Is a resolution a “synthesis,” i.e. representation of public response to an issue, gleaned from public input? I always thought it was just the committee’s response.
It is “both and”. Board members are frequently persuaded by the positions put forth by the public, but they vote what they believe. It is not always possible to synthesize the community response on controversial issues where the public is divided with opposing and strongly held views. That happens pretty frequently on the West Side. Board votes can be close on such issues. [in our in-person interview, Donohue referred to the June vote on whether to allow Park West Presbyterian Church to be torn down. “It was a very divided vote,” she said. “If a couple of people had changed their votes, it would’ve gone down. So we did vote in favor of preserving the church, but it wasn’t a unanimous decision by any means.” [The vote was 24 in favor of preservation, 13 opposed, 7 abstentions.]
Where does a resolution go?
That depends on the issue. Once passed, board resolutions are sent to whatever elected officials and city or state agencies are relevant. They are also posted on the board’s website and circulated to other interested parties we can identify.
What influence do resolutions have?
Certain resolutions (including Landmarks applications, ULURP [land use] proposals, and sidewalk cafe permits) are presented to city agencies and, while advisory, play a direct role in their own approval processes. Liquor license approvals by our board are mandatory for establishments to receive approval by the state. All other resolutions are basically one step in a broader advocacy effort. Once the board has taken a policy position through a resolution, it is normal to follow up with outreach to agencies, letter writing, requests for agency updates at committee meetings, and efforts to gain support from elected officials and other community organizations. It pays to be relentless. There are times it has taken many years to achieve an outcome, particularly if the issue requires a significant amount of funding. And we are still pushing on many resolutions passed years ago.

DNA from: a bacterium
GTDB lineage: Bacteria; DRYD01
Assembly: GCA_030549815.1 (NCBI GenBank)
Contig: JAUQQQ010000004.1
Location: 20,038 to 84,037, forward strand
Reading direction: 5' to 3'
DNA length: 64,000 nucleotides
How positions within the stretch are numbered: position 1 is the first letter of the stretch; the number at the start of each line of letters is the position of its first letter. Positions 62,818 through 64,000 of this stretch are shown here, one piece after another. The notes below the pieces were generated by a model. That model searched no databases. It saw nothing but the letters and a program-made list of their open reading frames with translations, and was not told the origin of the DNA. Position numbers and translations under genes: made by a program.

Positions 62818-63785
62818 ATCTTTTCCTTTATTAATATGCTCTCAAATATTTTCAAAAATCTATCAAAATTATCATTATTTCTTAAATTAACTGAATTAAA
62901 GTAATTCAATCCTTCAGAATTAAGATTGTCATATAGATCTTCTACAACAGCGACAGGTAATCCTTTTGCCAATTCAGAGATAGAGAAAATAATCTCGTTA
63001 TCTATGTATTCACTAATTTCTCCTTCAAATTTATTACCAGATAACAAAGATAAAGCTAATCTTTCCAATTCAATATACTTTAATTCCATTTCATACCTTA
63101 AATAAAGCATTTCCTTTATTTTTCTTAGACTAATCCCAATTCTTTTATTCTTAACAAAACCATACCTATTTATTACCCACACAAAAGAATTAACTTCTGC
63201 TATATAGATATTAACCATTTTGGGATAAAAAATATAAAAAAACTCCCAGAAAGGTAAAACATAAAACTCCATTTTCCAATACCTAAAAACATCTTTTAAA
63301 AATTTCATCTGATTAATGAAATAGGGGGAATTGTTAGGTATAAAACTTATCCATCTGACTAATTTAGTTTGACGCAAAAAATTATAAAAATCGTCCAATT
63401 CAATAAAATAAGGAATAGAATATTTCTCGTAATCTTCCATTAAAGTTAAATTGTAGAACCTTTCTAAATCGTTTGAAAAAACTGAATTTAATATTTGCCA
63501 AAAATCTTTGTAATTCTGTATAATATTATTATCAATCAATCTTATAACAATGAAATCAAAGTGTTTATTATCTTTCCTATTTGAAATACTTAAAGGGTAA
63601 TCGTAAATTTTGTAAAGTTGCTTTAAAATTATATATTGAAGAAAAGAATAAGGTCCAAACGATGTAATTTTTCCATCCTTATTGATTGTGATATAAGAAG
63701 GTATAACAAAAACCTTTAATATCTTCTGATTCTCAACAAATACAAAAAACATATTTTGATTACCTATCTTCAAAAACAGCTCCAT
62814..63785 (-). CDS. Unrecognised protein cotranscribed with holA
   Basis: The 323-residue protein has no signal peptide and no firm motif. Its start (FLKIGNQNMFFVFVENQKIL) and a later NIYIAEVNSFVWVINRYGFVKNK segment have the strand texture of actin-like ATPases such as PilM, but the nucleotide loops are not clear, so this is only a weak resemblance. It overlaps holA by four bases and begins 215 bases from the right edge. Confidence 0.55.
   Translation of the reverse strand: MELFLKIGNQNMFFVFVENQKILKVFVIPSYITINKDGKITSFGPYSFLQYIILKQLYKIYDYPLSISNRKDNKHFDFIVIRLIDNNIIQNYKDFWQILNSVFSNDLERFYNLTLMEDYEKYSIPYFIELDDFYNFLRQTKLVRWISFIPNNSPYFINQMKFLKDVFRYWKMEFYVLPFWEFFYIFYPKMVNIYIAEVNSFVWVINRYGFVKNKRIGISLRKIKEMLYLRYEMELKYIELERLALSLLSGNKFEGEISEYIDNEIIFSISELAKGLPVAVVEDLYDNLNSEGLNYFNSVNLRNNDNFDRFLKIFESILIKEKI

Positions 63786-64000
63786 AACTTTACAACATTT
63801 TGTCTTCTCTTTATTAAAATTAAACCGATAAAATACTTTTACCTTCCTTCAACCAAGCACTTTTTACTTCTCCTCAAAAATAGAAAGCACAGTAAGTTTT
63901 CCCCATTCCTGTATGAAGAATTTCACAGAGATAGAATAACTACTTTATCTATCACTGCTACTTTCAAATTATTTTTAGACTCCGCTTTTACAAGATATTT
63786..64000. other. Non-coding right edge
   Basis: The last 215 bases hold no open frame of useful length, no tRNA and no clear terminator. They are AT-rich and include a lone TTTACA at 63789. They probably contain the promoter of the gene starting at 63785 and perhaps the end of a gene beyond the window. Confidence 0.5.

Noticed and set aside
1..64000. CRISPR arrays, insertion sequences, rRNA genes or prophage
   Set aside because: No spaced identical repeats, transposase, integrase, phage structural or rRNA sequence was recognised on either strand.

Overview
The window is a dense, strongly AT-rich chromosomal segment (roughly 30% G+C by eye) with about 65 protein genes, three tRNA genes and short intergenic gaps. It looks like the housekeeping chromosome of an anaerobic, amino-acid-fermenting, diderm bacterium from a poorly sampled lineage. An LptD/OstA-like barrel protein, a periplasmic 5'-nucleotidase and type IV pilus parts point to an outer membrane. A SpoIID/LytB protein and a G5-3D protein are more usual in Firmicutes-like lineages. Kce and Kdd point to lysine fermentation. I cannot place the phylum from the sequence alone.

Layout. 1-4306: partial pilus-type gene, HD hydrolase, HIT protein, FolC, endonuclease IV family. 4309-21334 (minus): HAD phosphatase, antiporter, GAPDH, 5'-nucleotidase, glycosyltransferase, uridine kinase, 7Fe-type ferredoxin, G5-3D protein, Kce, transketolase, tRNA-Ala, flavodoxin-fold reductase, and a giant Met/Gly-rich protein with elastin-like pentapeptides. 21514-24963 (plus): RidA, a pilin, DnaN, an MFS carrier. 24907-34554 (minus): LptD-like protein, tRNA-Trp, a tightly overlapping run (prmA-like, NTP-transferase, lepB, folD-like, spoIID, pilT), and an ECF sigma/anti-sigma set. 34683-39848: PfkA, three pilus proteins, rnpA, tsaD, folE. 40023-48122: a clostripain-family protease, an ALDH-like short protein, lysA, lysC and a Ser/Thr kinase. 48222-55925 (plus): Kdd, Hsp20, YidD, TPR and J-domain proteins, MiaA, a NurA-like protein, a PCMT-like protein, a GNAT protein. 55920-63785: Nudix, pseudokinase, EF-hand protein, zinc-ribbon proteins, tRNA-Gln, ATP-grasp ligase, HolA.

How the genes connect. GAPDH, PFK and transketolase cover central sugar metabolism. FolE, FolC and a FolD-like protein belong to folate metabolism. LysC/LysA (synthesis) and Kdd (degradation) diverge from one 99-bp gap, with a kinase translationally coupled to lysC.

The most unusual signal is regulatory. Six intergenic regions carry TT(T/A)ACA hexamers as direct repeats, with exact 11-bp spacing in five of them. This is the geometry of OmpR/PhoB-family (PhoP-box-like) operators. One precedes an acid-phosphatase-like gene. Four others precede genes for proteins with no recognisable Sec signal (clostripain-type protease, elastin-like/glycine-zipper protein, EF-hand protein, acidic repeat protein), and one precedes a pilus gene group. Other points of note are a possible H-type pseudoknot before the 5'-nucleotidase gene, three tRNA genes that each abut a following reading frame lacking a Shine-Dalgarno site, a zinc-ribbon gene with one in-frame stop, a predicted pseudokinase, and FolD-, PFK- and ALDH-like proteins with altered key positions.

Do you get answers from the recipients?
There is one area where the city charter requires agencies to respond to community boards on a defined timeline. Annually, community boards adopt resolutions listing their budget priorities for city capital and expense funding within the district. These priorities are transmitted to the Department of City Planning, which then shares them with the appropriate agencies and provides agency responses back to the community boards. For other resolutions, responses are hit or miss and depend on how successful a community board is in building relationships with agency representatives. With each new administration, that requires getting to know a lot of new faces.
What are some examples of successful resolutions?
While it took several years of advocacy following the resolution, the board was successful in getting the Department of Transportation to install a mid-block crosswalk on 106th street so seniors at the New Jewish Home could walk across the street to the Red Oak Senior Center without climbing a steep hill to the corner. Mid-block crosswalks are rarely approved by the City. We have been particularly successful at working with local elected officials to fund innovative proposals in our parks. Community Board 7 took the lead in planning with broad community input for the Bloomingdale Inclusive Park and Playground and the Riverside Park Skatepark. The board was also part of a broad coalition supporting a successful zoning [law] amendment on mechanical voids [floors used to hold a building’s mechanical equipment, which were being heightened by developers to make their buildings taller] to limit their use in constructing very tall residential towers.